The study calculates a 1.5 percent chance that a 7.0 magnitude earthquake could occur within the next 50 years. That would be a force 32 times the amount the Indian Point reactors were designed to withstand.
"Indian Point is situated ... in the midst of a large population," said report author Lynn R. Sykes in an interview. "This is clearly one of the least favorable sites in our study area from an earthquake hazard and risk perspective."
Fleeing a Meltdown at Rush Hour
The Federal Emergency Management Agency approved an evacuation plan for Indian Point intended to cover a 10-mile radius of the plant. Many local residents scoffed at the plan, pointing to its dependence on school bus drivers and busy suburban roads.
"There is no way we'd get out alive," said Alison Hendrie, a publicist and mother of four living in nearby Croton-on-Hudson.
The Japan crisis appears to be exacerbating these concerns.
NRC Chairman Gregory Jaczko advised American citizens living within 50 miles of the Fukushima Daiichi complex to evacuate. This 50-mile distance applied to Indian Point would include nearly all of New York City. It would require evacuating an estimated 20 million people, the combined populations of New York City and the suburbs surrounding Indian Point.
NRC spokesperson Burnell says it is unfair to compare Fukushima and Indian Point evacuation distances.
"It's not apples to apples; it's apples to watermelon," he said. "Emergency planning continues to be appropriate."
First and Top Priority: Indian Point
NRC agreed last month to make the Indian Point plan their "first and top priority" in a current study evaluating the risk of the 27 nuclear power plants located in seismic zones nationwide, said Beth Hayden, a NRC spokeswoman.
This study, however, is not expected to be completed until 2012. Meanwhile, the clock is ticking for Indian Point's relicensing review.
Burnell said that "it is possible that the NRC decision could be made before Indian Point comes in with the information."
He added that "if at any point during the plant's licensed lifetime, information comes to light showing the plant is not meeting its requirements, then NRC would require the plant to shut down."
Playing the Odds
Clear data measuring seismic risk has been hard to come by.
Burnell spoke at length about NRC's confidence based on extensive studies that Indian Point, along with the rest of the U.S. nuclear fleet, is built to safely withstand earthquakes and other disasters. But he declined to reveal any calculations regarding the odds of an earthquake causing a catastrophe at a nuclear plant.
Brian Schimmoller, a spokesperson for the Electric Power Research Institute, the group NRC contracted to calculate nuclear risk, said that models are still under development and will not be available until later this year. MSNBC used its own calculations and information it gleaned from NRC to rank power plants in terms of risk. It placed Indian Point's unit 3 at the highest risk of a seismic event happening each year, with a chance of 1 in 10,000.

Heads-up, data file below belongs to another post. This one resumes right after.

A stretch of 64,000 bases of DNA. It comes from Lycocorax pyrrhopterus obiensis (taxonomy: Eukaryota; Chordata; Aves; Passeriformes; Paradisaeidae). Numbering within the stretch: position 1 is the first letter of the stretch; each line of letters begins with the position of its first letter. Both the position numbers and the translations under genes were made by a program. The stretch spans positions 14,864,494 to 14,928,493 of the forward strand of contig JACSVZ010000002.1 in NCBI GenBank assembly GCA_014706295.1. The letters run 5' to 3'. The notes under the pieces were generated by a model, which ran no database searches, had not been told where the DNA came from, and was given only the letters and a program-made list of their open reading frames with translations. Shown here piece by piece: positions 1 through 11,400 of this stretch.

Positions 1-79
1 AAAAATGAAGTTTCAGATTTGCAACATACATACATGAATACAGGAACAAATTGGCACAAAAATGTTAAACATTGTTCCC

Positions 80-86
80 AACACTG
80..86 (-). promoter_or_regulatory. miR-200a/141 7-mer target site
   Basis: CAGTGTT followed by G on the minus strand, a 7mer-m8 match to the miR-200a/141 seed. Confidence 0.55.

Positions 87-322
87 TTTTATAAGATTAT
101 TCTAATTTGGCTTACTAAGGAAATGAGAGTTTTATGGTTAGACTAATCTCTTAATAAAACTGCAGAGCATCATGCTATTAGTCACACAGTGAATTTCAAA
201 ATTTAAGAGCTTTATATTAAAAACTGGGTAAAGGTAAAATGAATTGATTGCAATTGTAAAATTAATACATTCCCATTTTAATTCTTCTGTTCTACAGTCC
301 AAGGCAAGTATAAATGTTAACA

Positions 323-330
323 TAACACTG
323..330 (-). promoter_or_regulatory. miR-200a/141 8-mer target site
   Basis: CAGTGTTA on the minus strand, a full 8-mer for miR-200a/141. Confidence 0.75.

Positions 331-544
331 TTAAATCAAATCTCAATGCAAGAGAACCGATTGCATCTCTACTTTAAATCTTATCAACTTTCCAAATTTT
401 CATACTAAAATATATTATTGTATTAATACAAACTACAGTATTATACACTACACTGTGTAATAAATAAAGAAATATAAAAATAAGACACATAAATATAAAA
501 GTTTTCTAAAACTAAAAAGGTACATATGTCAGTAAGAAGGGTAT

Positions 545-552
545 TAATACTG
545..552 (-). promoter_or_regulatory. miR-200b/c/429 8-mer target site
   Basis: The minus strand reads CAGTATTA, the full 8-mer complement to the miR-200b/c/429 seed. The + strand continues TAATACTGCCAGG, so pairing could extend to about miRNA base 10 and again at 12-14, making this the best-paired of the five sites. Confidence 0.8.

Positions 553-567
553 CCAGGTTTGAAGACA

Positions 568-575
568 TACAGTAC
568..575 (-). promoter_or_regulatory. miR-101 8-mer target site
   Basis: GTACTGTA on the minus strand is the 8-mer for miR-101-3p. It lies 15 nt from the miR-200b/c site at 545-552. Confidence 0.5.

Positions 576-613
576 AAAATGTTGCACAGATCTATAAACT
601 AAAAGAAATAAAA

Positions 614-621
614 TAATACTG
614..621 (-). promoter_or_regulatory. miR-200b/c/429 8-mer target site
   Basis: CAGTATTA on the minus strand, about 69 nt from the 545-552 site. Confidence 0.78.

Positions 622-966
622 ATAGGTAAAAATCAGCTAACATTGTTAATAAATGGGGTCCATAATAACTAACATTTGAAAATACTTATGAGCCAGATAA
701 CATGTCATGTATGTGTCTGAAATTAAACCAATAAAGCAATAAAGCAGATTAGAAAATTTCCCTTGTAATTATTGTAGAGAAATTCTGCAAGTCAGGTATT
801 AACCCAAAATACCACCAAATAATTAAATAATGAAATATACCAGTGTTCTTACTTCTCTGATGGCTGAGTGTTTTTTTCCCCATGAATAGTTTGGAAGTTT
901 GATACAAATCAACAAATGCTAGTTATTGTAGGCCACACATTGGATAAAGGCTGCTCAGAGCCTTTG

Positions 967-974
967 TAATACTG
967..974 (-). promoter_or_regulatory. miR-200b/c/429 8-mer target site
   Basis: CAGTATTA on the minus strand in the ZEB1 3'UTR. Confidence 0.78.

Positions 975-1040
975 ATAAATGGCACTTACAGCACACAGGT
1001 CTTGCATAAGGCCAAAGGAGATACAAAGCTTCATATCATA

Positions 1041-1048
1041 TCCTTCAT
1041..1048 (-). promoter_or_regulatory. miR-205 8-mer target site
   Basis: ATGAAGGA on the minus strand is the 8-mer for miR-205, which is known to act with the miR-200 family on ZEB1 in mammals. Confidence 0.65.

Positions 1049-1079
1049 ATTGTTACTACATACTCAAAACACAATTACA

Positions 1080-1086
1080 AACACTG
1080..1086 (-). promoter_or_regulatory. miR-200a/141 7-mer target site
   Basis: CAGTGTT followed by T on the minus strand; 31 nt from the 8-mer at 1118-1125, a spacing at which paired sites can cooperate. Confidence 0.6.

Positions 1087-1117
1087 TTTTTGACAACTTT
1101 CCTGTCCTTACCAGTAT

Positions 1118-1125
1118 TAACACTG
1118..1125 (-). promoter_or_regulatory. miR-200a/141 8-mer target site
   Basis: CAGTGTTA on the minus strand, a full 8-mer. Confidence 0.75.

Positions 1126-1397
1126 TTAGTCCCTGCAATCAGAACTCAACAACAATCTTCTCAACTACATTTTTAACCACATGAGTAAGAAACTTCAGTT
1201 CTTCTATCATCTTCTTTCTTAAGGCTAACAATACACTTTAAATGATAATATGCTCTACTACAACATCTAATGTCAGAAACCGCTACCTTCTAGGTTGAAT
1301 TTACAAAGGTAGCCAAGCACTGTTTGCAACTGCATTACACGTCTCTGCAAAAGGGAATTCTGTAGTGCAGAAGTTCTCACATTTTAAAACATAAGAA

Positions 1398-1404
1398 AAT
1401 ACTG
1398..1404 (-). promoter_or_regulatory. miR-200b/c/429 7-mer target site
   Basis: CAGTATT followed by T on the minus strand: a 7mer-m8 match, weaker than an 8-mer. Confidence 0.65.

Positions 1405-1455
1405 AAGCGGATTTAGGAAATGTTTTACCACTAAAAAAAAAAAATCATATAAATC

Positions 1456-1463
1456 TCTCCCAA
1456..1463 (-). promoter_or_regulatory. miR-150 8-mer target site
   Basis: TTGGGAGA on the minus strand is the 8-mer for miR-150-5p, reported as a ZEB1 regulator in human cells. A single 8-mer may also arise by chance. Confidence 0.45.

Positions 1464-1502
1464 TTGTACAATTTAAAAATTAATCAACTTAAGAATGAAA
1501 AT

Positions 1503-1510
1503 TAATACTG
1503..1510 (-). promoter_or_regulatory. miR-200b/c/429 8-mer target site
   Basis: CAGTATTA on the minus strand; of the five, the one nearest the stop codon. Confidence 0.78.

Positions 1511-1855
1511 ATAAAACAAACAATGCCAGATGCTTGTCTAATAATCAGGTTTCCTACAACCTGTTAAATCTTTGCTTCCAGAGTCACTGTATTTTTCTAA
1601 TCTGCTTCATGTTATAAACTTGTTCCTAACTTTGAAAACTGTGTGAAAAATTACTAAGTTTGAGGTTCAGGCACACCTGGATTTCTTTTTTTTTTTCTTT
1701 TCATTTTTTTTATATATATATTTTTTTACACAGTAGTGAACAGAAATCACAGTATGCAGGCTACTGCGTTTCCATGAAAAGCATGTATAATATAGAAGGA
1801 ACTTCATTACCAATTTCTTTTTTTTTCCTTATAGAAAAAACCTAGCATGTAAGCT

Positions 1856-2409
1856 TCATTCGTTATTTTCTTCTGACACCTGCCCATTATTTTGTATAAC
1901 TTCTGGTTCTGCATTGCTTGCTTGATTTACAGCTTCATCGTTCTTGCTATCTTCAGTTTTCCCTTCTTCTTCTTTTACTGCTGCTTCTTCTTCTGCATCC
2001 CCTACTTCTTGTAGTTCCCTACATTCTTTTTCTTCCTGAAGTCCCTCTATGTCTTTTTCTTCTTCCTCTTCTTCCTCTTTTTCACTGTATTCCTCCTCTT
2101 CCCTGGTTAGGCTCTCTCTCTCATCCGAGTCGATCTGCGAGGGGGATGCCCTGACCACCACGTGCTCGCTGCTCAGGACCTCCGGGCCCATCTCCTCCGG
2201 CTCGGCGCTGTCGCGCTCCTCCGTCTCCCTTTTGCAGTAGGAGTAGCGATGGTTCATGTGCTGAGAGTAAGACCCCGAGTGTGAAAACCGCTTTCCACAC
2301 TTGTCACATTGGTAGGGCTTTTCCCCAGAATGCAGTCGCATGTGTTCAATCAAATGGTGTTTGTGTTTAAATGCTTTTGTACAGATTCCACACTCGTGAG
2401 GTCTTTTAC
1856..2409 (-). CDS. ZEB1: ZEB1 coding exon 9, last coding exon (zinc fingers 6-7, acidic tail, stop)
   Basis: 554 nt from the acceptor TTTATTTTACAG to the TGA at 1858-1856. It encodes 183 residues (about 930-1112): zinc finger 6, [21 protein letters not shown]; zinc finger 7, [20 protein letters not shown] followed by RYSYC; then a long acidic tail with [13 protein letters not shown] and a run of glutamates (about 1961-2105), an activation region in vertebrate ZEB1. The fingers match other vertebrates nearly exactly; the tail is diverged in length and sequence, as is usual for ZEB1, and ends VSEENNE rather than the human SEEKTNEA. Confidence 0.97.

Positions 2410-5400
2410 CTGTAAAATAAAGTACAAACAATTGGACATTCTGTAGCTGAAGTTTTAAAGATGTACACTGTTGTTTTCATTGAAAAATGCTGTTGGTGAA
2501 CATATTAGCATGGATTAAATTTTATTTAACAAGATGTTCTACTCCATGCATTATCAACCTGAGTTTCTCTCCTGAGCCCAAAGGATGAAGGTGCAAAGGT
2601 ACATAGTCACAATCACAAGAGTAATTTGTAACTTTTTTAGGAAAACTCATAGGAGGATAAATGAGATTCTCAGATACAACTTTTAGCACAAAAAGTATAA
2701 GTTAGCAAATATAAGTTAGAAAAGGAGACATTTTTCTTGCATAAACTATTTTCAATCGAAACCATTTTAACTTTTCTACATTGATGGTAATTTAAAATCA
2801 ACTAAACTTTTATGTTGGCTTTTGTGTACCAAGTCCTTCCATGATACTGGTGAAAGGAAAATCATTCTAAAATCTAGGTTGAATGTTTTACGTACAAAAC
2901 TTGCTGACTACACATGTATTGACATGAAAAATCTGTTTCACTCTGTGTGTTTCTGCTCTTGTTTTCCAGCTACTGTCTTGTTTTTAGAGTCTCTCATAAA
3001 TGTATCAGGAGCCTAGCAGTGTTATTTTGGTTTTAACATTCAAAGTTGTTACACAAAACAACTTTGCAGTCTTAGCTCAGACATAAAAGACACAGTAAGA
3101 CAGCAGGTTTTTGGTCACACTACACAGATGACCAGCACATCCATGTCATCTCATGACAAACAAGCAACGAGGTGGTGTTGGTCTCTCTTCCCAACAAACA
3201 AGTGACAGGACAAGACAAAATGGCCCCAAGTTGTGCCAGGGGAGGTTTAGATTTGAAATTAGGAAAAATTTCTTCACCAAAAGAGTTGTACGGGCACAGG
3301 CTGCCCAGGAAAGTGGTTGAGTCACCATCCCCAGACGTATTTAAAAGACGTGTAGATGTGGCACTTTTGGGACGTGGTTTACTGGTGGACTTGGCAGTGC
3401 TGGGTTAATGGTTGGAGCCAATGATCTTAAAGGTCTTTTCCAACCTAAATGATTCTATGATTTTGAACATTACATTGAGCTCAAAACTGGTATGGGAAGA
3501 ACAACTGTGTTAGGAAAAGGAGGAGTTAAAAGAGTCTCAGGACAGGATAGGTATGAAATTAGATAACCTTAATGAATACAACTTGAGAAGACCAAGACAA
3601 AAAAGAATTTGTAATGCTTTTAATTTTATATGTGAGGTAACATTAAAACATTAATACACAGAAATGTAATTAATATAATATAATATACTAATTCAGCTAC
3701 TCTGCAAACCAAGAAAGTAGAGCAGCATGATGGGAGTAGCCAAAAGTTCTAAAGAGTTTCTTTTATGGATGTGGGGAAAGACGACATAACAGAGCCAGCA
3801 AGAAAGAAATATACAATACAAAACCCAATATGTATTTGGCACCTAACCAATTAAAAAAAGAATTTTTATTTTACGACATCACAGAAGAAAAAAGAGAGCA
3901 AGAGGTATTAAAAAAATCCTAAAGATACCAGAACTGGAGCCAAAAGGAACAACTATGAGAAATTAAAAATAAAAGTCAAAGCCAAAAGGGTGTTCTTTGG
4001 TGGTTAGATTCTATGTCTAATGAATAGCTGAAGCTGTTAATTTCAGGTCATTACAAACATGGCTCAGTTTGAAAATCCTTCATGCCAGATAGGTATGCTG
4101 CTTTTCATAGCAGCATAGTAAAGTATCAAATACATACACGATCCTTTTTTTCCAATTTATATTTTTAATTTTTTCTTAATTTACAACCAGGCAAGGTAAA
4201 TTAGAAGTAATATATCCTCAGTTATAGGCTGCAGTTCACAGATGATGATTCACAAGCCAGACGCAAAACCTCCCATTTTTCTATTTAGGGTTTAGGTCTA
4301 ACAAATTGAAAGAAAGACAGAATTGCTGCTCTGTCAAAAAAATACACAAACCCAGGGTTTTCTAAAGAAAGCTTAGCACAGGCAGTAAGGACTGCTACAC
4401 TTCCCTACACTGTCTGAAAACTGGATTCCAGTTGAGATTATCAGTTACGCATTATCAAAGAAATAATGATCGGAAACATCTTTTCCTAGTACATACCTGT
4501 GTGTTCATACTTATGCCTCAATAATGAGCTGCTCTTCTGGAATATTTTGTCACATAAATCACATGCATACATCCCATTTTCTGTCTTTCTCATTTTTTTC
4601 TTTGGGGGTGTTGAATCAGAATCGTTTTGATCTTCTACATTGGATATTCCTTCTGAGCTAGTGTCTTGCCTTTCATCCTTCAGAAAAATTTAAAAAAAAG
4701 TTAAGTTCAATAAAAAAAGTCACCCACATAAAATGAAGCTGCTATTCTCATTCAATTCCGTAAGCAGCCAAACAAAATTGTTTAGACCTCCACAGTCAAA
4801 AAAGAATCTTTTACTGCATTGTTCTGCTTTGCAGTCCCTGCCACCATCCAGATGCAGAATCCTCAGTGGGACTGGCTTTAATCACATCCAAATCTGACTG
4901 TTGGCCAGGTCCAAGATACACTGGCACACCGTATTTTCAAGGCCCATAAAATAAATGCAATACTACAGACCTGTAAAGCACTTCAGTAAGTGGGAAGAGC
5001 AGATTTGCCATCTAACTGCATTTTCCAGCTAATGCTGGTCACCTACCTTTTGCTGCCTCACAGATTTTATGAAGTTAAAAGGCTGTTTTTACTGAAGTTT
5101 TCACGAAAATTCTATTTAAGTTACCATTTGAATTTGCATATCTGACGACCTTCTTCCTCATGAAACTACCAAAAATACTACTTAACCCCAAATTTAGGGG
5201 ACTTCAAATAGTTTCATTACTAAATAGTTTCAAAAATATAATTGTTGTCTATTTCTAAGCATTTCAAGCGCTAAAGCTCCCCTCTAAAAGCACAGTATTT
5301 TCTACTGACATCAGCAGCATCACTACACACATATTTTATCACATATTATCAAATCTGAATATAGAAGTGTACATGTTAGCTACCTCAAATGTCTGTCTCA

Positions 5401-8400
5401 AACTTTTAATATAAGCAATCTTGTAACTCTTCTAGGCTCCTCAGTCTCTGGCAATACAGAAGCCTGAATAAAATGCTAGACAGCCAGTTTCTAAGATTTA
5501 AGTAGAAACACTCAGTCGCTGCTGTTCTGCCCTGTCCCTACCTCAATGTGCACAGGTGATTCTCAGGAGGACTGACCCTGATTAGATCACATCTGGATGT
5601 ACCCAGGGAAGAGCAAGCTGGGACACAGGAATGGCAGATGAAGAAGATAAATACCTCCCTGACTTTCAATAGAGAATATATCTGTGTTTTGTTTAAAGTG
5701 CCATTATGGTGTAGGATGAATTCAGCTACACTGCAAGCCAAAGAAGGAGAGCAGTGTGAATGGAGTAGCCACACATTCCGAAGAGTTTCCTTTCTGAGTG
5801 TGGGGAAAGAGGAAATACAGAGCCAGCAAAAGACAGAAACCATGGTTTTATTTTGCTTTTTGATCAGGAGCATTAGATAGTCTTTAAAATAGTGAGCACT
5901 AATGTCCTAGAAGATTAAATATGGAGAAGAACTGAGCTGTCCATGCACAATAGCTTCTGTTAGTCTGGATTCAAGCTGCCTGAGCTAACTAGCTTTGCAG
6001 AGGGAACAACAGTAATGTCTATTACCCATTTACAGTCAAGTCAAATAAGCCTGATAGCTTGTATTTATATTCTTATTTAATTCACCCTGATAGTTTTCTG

By comparison, there is a one in a million chance that a 9.0 magnitude earthquake would occur in any given year, according to a British Geological Survey report.
Indian Point is No Fukushima
The Fukushima and Indian Point nuclear plants, of course, are designed to withstand most disasters. Regarding safety, discussions with Indian Point spokespeople and other nuclear experts reveal similarities between the plants, as well as key safety differences.
Both sites rely on similar fail-safe mechanisms in the event that control rods used to power the plants and pump cooling water shut down. Japan's six reactors relied on 13 backup diesel generators. Indian Point's two units have 8 backup generators, Nappi said. The Fukushima and Indian Point plants maintain onsite spent fuel rods that contain used radioactive fuel. These spent rods along with the active uranium rods that power nuclear plants must be kept in cool water to prevent a meltdown.
There are, however, substantial differences between the plants.
Indian Point units 2 and 3, built in 1974 and 1976, use a Westinghouse pressurized water design that generates steam to spin turbines that generate energy. (Indian Point 1 began operating in 1962 and was decommissioned in 1974.) The Fukushima reactors, in contrast, were built in the 1960s and depend on boiling water.
More importantly, the Fukushima reactors, unlike those at Indian Point, rely on American-made General Electric Mark 1 steel and concrete vessels to contain the nuclear fuel rods that power the plant. These Mark 1 vessels, nuclear experts say, are not as strong and are more likely to crack than containment vessels made later.
The tsunami knocked out the Fukushima generators leaving the plants to rely on battery power. Batteries designed to last for a short time ran out of power before emergency help could reach the devastated area and repairs could be made.
While Japanese officials ran out of most options for the disabled Fukushima plant, choosing to pump seawater into the reactors, Indian Point's backup design offers a residual steam system to drive auxiliary pumps and move water, Nappi said.
In addition, Indian Point houses its spent fuel rods almost entirely below grade along the Hudson River making it difficult for water to seep and stay out.